It should be noted that system 1102, DDM 1106, and/or functionality described herein may constitute a special purpose computing device. Further, system 1102, DDM 1106, and/or functionality described herein can improve the technological field of computing, including, for example, data analysis, machine learning, deep learning, autonomous driving, game theory/playing, medical diagnosis, medical interaction identification, medical screening, astronomical body discovery, image recognition, speech recognition, big data processing, randomness testing, and/or cloud computing. By detecting dependence between multiple variables using bitwise operations, a computing system can perform more efficient and effective data analysis in a number of applications that benefit from identifying dependence or a related dependence structure for a data set.

Each of the following references is incorporated herein by reference in its entirety:

REFERENCES

  • [Benjamini & Hochberg (1995)] Benjamini, Y. and Hochberg, Y. Controlling the false discovery rate: A practical and powerful approach to multiple testing. Journal of the Royal Statistical Society. Series B, 570 (1):0 289-300, 1995.
  • [Fan & Lv (2008)] Fan, J. and Lv, J. Sure independence screening for ultrahigh dimensional feature space. Journal of the Royal Statistical Society: Series B, 700 (5):0 849-911, 2008.
  • [Galton (1886)] Galton, F. Regression towards mediocrity in hereditary stature. The Journal of the Anthropological Institute of Great Britain and Ireland, 15:0 246-263, 1886.
  • [Gretton & Gyorfi (2010)] Gretton, A. and Gyorfi, L. Consistent nonparametric tests of independence. Journal of Machine Learning Research, 110 (April):0 1391-1423, 2010.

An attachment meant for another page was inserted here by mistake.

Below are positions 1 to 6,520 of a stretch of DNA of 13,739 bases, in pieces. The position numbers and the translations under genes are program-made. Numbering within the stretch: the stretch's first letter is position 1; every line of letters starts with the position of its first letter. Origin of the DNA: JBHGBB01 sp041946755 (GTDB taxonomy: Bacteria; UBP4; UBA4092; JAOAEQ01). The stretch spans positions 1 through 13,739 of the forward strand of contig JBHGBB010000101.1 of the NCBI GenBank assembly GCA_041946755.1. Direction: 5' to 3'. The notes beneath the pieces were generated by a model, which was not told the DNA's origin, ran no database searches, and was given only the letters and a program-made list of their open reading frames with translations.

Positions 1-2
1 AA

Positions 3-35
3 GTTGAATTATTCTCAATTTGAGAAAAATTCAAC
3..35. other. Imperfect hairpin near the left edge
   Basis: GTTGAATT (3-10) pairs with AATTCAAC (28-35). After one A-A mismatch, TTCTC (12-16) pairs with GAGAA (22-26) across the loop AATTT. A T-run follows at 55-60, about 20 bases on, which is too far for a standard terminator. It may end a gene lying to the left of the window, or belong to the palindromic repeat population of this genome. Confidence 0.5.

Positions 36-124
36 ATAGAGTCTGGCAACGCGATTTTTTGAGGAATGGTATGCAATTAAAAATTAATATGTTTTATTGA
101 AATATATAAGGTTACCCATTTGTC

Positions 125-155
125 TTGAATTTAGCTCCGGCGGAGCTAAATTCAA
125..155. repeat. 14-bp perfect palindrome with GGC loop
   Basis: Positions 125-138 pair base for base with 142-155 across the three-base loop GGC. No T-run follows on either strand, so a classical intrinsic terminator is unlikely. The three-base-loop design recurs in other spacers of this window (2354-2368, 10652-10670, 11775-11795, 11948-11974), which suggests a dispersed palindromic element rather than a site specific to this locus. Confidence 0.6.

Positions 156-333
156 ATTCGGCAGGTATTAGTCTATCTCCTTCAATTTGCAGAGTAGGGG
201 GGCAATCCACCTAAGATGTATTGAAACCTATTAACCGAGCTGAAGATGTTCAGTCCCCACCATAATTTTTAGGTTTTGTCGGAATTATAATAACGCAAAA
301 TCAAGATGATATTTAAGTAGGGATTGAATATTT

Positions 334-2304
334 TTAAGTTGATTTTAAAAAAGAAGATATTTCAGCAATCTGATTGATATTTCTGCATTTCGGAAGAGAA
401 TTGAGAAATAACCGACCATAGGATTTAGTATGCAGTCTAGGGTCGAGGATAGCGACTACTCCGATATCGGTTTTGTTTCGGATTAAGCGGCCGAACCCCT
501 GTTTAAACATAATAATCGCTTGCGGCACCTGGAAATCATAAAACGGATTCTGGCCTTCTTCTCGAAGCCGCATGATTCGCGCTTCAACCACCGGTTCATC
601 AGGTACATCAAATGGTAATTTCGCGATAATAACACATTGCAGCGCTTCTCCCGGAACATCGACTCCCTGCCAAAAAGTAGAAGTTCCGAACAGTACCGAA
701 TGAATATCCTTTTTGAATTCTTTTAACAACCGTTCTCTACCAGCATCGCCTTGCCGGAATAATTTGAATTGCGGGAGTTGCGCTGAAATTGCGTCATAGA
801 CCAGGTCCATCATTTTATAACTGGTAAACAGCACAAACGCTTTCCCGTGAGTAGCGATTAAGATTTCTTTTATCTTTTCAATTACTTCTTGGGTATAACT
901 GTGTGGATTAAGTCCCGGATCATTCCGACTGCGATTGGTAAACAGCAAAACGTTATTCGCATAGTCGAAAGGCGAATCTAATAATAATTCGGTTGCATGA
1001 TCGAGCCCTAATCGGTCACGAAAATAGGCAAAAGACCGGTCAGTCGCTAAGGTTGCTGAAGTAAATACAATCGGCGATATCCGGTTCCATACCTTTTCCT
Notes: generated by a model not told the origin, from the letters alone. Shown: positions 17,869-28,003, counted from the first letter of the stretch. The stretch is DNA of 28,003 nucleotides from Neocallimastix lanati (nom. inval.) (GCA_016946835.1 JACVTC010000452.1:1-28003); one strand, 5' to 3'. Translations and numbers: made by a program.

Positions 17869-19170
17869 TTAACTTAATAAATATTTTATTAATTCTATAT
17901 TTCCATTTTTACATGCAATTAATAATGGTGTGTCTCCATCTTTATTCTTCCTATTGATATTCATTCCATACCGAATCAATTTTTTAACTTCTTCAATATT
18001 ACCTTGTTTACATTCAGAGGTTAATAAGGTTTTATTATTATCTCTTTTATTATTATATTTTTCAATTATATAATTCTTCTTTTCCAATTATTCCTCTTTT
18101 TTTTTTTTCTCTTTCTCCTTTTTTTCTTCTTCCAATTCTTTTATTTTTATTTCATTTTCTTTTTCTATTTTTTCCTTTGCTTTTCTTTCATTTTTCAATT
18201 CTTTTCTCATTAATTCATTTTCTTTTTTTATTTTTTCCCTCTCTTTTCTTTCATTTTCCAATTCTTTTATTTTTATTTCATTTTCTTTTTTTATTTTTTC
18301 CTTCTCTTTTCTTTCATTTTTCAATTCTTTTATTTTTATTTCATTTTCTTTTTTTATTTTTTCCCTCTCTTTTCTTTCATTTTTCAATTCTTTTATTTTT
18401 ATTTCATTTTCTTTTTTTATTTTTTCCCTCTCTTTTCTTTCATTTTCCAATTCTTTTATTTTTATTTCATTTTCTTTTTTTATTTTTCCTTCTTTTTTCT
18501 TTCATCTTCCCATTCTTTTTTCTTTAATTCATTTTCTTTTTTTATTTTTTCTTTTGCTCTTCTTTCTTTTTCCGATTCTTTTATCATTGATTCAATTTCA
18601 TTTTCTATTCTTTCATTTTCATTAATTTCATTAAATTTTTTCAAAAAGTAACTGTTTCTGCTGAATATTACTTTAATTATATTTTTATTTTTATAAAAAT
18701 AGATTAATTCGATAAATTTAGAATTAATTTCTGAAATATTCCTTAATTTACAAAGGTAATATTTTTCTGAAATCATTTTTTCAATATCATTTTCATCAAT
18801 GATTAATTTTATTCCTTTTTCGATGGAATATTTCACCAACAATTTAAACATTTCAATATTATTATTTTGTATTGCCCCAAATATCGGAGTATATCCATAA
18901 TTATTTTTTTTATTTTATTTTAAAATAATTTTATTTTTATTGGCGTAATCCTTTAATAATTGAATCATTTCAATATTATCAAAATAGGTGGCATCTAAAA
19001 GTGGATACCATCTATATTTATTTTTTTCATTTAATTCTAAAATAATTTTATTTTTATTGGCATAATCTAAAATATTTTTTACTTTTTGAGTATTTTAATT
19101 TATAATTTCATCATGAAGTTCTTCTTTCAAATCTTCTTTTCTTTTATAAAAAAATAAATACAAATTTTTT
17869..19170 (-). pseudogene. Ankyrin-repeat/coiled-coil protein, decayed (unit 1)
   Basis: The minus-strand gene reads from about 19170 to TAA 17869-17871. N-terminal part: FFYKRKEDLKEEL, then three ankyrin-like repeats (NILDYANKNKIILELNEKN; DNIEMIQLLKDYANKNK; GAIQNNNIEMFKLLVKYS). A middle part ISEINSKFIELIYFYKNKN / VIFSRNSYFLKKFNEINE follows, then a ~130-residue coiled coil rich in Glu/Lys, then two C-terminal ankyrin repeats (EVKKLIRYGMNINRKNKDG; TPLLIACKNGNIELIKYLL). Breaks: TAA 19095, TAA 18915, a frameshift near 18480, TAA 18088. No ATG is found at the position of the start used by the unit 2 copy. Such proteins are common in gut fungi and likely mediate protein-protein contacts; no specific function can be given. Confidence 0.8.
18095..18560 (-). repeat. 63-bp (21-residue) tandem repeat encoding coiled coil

• [Gretton et al. (2005)] Gretton, A., Bousquet, O., Smola, A., and Scholkopf, B. Measuring statistical dependence with hilbert-schmidt norms. In ALT, volume 16, pp. 63-78. Springer, 2005.
  • [Hoeffding (1948)] Hoeffding, W. A non-parametric test of independence. The annals of mathematical statistics, pp. 546-557, 1948.
  • [Pearson (1895)] Pearson, K. Note on regression and inheritance in the case of two parents. Proceedings of the Royal Society of London, 58:0 240-242, 1895.
  • [Rukhin et al. (2001)] Rukhin, A., Soto, J., Nechvatal, J., Smid, M., Barker, E., and et al. A statistical test suite for random and pseudorandom number generators for cryptographic applications. 2001.
  • [Schweizer & Wolff (1981)] Schweizer, B. and Wolff, E. F. On nonparametric measures of dependence for random variables. The annals of statistics, pp. 879-885,1981.
  • [Székely et al. (2007)] Székely, G. J., Rizzo, M. L., and Bakirov, N. K. Measuring and testing dependence by correlation of distances. The annals of statistics, 350 (6):0 2769-2794,2007.
  • [Zhang (2016)] Zhang, K. Bet on independence. arXiv preprint arXiv:1610.05246, 2016.

Various combinations and sub-combinations of the structures and features described herein are contemplated and will be apparent to a skilled person having knowledge of this disclosure. Any of the various features and elements as disclosed herein may be combined with one or more other disclosed features and elements unless indicated to the contrary herein. Correspondingly, the subject matter as hereinafter claimed is intended to be broadly construed and interpreted, as including all such variations, modifications, and alternative embodiments, within its scope and including equivalents of the claims. It is understood that various details of the presently disclosed subject matter may be changed without departing from the scope of the presently disclosed subject matter. Furthermore, the foregoing description is for the purpose of illustration only, and not for the purpose of limitation.

Claims (20)

What is claimed is:
1. A method for non-parametric dependence detection using bitwise operations in a computing system, the method comprising: